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The Villages
Friday, December 2, 2022

State officials urge Floridians, visitors to focus on driving

The Florida Department of Highway Safety and Motor Vehicles is urging motorists to eliminate distractions while driving in an effort to reduce distracted driving crashes statewide. The Florida Highway Patrol (FHP), a division of the DHSMV, is partnering with the Florida Department of Transportation, Florida Police Chiefs Association, Florida Sheriffs Association and AAA – The Auto Club Group to promote April as Distracted Driving Awareness Month.

“When a driver gets behind the wheel of a car they should focus solely on driving,” said DHSMV Executive Director Terry L. Rhodes. “Distractions significantly lower a driver’s reaction time to effectively avoid a crash. Always keep your eyes on the road, hands on the wheel and mind on driving to Arrive Alive.”

Preliminarily, in 2017, there were almost 50,000 crashes involving distracted driving in Florida. That means, on average in 2017, there were 958 distracted driving crashes per week. Distracted driving crashes have increased 25 percent since 2013. Last year, these distracted driving crashes accounted for more than 3,000 serious bodily injuries and 200 fatalities.

“Distracted driving is extremely risky behavior that not only puts drivers and passengers in danger, but others out on the road as well,” said Colonel Gene S. Spaulding, Director of the Florida Highway Patrol. “Focused attention on driving increases your reaction time to dangerous driving situations, helps to prevent crashes and saves lives.”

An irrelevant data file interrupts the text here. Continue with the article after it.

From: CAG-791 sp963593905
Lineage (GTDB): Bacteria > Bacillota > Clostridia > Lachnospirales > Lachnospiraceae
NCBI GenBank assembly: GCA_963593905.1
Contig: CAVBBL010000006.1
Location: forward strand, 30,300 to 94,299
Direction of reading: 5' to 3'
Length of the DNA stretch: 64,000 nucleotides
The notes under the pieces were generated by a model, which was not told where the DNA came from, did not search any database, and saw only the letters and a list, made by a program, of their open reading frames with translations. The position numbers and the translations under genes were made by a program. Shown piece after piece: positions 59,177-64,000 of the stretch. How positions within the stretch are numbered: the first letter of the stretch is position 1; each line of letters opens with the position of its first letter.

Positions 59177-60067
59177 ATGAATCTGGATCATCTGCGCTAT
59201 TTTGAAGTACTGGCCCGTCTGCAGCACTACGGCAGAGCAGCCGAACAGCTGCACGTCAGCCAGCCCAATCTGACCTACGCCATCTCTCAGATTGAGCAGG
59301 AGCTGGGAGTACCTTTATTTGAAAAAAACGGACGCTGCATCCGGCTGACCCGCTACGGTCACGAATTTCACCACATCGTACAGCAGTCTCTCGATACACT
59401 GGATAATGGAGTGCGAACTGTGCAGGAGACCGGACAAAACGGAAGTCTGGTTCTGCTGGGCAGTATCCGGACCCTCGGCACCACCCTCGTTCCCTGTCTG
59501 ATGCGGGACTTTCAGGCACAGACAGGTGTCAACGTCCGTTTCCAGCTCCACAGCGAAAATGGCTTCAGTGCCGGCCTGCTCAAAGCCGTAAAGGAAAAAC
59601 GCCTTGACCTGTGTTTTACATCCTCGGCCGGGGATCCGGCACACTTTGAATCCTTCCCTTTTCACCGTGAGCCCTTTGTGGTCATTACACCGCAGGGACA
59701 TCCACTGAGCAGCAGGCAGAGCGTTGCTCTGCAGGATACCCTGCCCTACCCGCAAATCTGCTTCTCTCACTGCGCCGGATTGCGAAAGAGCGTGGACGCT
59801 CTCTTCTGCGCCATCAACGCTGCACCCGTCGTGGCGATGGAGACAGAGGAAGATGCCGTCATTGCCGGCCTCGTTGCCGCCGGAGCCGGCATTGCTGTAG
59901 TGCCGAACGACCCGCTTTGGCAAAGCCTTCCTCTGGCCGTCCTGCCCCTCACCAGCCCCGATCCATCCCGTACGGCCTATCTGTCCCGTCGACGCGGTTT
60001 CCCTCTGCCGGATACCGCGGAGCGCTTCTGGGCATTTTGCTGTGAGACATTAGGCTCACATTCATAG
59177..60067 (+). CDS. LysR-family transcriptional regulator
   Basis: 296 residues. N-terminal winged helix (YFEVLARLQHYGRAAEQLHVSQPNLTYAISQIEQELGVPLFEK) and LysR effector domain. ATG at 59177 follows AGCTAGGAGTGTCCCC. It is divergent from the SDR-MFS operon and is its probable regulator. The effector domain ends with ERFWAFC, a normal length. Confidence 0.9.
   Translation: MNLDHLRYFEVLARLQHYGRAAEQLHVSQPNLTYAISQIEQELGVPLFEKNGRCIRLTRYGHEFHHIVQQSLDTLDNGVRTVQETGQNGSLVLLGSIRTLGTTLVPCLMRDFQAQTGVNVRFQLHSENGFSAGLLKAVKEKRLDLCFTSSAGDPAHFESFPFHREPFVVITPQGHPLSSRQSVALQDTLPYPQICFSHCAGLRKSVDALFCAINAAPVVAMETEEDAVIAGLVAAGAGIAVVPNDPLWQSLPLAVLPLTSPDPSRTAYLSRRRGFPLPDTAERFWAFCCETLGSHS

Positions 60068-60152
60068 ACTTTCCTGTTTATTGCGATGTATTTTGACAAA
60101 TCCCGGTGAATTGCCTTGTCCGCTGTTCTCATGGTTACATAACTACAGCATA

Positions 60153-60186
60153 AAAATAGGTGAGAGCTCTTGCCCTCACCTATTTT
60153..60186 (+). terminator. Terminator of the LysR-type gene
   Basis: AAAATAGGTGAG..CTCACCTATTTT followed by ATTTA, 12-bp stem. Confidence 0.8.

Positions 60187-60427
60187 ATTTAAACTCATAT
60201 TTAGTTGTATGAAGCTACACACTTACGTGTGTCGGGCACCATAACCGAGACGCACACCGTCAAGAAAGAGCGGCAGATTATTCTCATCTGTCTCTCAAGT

There are different types of driver distractions, including: visual (taking eyes off the road), manual (taking hands off the wheel) and cognitive (mind not on driving). Texting is one of the most dangerous driver distractions since it involves visual, manual and cognitive distractions. However, texting is not the only distracted driving behavior; other dangerous driving distractions include putting on makeup, tending to children in the backseat, eating, tuning the radio, checking GPS navigation and even daydreaming.

April had the third highest number of distracted driving crashes in 2017, followed by March and October, respectively. Preliminarily, in 2017, drivers age 20–24 were responsible for the highest number of distracted driving crashes, followed closely by 25–29 year-olds and 15–19 year-olds. Distracted driving crashes involving electronic devices accounted for nine percent of distracted driving crashes for 20-29 year-olds and were highest of any age group.

“No matter the age or number of years behind the wheel, no driver is immune to the devastating effects of distracted driving,” said Amy Mercer, Executive Director of the Florida Police Chiefs Association, FPCA. “Distracted driving is one hundred percent preventable, but too many choose not to focus on the road ahead. Today, I urge drivers across the state to put safety first and help protect Florida’s roads from danger.”

The DHSMV is also partnering with AAA – The Auto Club Group to educate motorists on the critical role of passengers and how important it is to Be a Good Passenger. “Sadly, we know that thousands of drivers are distracted behind the wheel every day,” said Matt Nasworthy, Florida Public Affairs Director, AAA – The Auto Group. Traffic Safety Advocacy for AAA – The Auto Group. “We implore all motorists to put safety first by focusing their eyes on the road, their hands on the wheel and minds on the task of driving.”             

Visit DHSMV’s website for more information and resources for the Distracted Driving Awareness Month campaign. The public is encouraged to report dangerous and drunk drivers by dialing *FHP (*347) or 91

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